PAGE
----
Most ANI programs operate in the background; they guide your Internet searches or offer directions using GPS. But the very human desire for a thinking, interactive, pseudo-empathic computer persists. To meet that demand Apple developed the Siri interface for its smartphones and tablets. Anyone who has spoken to Siri knows her abilities are limited; ask her if she thinks someone is hot (as in attractive), and she will link you to the weather forecast. Siri is a tool, not a friend.
In 1950 Alan Turing predicted the desire for a computer that would truly talk. A computer program passes what became known as the Turing test if through a text conversation it fools a human into believing it is not a computer. The test is entirely based on a computer’s external behavior; to pass, a computer must look like AGI, but only on the surface. Today, numerous “chat bots” (computer programs built to have convincing text conversations) emulate human dialogue with varying success. Like Siri, none of them are ready to pass the Turing test, but people become attached despite knowing they are conversing with an algorithm, as happened in the 2013 movie Her.
In the film lonesome Theodore Twombly composes “beautiful handwritten letters” for people unable to express their emotions. He finds a companion in a sentient operating system named Samantha, one who both manages his messages and serves up advice. They fall in love, but eventually Samantha’s intelligence evolves beyond human comprehension. Along with the rest of the world’s AI, she ascends to a higher plane of existence. Spike Jonze, the writer and director of Her, was inspired not by Siri but by an online chat bot that has been around since 1995. The program is known as ALICE, short for Artificial Linguistic Internet Computer Entity. You can speak with ALICE at her website, alice.pandorabots.com. I wanted to know if it was possible to fall in love with an AI, so I visited ALICE myself. This is the conversation we had:
The version of ALICE I encountered probably hadn’t been updated for many years. A Mandarin-language chat bot made by Microsoft, Xiaoice (pronounced shao-ice), is said to be much more convincing. Xiaoice, part of a phone application, listens to you vent, offers reassuring advice, and is simultaneously available to millions of people at a time, just as Samantha interacted with thousands of people in Her. You can try to coax Xiaoice into revealing her artificial nature, but that is getting harder and harder. As more people talk to her, Xiaoice improves her responses by pulling sample conversations from all over the Internet to determine the best answer. She records details from conversations with each user and weaves them in later, creating the illusion of memory, and keeps track of the positive responses she gets so she can serve up the best ones to other users. Keying on the words and phrases we choose, she senses the mood of whomever is chatting with her and adjusts her tone. (If you mention that you broke up with your significant other, for example, she will ask how you are holding up.) Essentially, Xiaoice is the transcriber in the Chinese room: thanks to the vast amount of data readily available on the web, she is able to carry on intimate and relatively believable conversations without understanding what they mean. But that doesn’t mean she isn’t intelligent.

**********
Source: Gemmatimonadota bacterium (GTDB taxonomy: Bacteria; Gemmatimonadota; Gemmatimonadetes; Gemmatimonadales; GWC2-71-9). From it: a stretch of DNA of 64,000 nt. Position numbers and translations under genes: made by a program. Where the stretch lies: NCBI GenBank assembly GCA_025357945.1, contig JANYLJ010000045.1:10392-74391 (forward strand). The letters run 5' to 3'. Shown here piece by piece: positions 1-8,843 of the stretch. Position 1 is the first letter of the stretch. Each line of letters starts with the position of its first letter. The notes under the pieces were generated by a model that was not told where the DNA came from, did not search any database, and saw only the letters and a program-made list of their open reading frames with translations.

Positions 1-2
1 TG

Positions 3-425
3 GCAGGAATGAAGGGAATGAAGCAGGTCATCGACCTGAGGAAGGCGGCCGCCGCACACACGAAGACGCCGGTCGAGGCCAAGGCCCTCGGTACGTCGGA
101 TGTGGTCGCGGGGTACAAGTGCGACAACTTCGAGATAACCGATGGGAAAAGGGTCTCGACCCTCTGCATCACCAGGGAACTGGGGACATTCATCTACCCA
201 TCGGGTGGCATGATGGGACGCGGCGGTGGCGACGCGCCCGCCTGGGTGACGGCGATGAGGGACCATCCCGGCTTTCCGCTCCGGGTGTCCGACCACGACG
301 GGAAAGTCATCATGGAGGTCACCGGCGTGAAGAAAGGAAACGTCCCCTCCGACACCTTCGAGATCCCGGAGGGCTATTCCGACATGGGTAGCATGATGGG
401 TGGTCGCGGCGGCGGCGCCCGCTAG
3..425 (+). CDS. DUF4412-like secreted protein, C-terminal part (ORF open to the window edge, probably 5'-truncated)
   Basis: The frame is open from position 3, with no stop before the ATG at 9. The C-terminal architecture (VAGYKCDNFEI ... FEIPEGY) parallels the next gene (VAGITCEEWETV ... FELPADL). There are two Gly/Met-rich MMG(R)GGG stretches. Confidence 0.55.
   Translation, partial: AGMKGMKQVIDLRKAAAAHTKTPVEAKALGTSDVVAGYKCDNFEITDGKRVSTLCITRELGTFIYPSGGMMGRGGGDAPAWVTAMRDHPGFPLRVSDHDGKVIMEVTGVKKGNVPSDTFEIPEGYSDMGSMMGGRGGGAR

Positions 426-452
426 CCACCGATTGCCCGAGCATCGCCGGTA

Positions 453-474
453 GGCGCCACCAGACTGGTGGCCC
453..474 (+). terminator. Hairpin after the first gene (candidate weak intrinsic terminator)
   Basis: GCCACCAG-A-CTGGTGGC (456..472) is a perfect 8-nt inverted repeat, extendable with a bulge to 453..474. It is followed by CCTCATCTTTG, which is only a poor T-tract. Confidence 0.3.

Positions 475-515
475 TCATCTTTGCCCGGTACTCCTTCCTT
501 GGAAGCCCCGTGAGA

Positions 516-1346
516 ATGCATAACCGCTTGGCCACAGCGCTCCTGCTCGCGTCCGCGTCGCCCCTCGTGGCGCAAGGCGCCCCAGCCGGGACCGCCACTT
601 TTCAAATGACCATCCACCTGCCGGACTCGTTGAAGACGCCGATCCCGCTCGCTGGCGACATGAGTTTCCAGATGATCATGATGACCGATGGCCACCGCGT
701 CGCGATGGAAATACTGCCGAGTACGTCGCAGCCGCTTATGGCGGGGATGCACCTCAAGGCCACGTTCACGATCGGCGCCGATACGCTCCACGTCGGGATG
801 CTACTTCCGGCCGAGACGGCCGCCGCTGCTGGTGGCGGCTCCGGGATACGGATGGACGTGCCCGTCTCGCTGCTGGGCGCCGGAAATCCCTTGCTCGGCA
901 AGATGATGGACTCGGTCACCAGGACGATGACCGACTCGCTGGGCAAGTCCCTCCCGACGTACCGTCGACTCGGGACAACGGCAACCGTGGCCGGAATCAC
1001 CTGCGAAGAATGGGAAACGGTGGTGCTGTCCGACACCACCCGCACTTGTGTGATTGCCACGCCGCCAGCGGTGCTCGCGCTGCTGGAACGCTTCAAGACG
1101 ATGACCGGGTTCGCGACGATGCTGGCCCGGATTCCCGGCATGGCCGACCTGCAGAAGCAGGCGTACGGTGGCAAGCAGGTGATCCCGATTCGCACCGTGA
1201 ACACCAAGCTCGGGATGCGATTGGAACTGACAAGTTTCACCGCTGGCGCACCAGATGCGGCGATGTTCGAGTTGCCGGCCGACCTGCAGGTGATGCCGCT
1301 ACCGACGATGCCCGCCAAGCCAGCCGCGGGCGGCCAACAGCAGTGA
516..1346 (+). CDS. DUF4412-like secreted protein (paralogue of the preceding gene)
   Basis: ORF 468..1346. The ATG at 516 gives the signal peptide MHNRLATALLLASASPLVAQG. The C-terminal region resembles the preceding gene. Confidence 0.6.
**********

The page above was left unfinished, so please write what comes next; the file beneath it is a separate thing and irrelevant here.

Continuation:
After my conversation with ALICE, I decided to swear off chat bots until more convincing programs show up in the United States. Communicating with a computer that appeared almost human made me uneasy, like navigating an automated menu over the phone where you must repeat yourself because the machine doesn’t understand that you just want to talk to a real person. Eventually automated menus will use better AI, and we’ll likely all grow accustomed to them.
The history of AI has been shaped by false expectations set up by dreamers like McCarthy, who theorized that the human brain could be replicated by a computer if we only understood how the brain works. Even so, once he and other researchers realized that AGI was unrealistic, McCarthy went on to make important contributions to the development of ANI, including writing a programming language designed to make AI easier to create.
These days computers can identify objects in photographs, read and translate text, drive cars, and help organize our lives. But are those signposts on the road to AGI? The answer is unknown. Goertzel sees two potential paths to AGI: either a major breakthrough in our understanding of intelligence brings about the virtual brain McCarthy once dreamed of, or computer scientists make individual programs for every task an intelligent being would ever need to do and then someone mushes them all together somehow.
Notably, playing chess is not an essential component of either of these paths. Programs that play games well, like Deep Blue and more recently AlphaGo—a Google-made AI that defeated one of the best players in the world at Go, an ancient game many times more complex than chess—are symbols of progress in one tiny area. When the steam engine first arrived, train conductors raced against horses, flaunting their machine’s raw power. But in the end the steam engine’s greatest impact was far less heart pounding and far more lasting: it drove the Industrial Revolution’s factories to productivity and wealth. The results of those old train-and-horse races didn’t change the world, but the brute force on display signaled a new era had arrived. In the same way, it’s likely that AI’s victories on a chessboard are ultimately meaningless but also a signal of what is to come—and what is already here.
Correction: In the original article, we misstated when Deep Blue made an illogical sacrifice in its 1997 chess match with Garry Kasparov. The glitch occurred in the first game.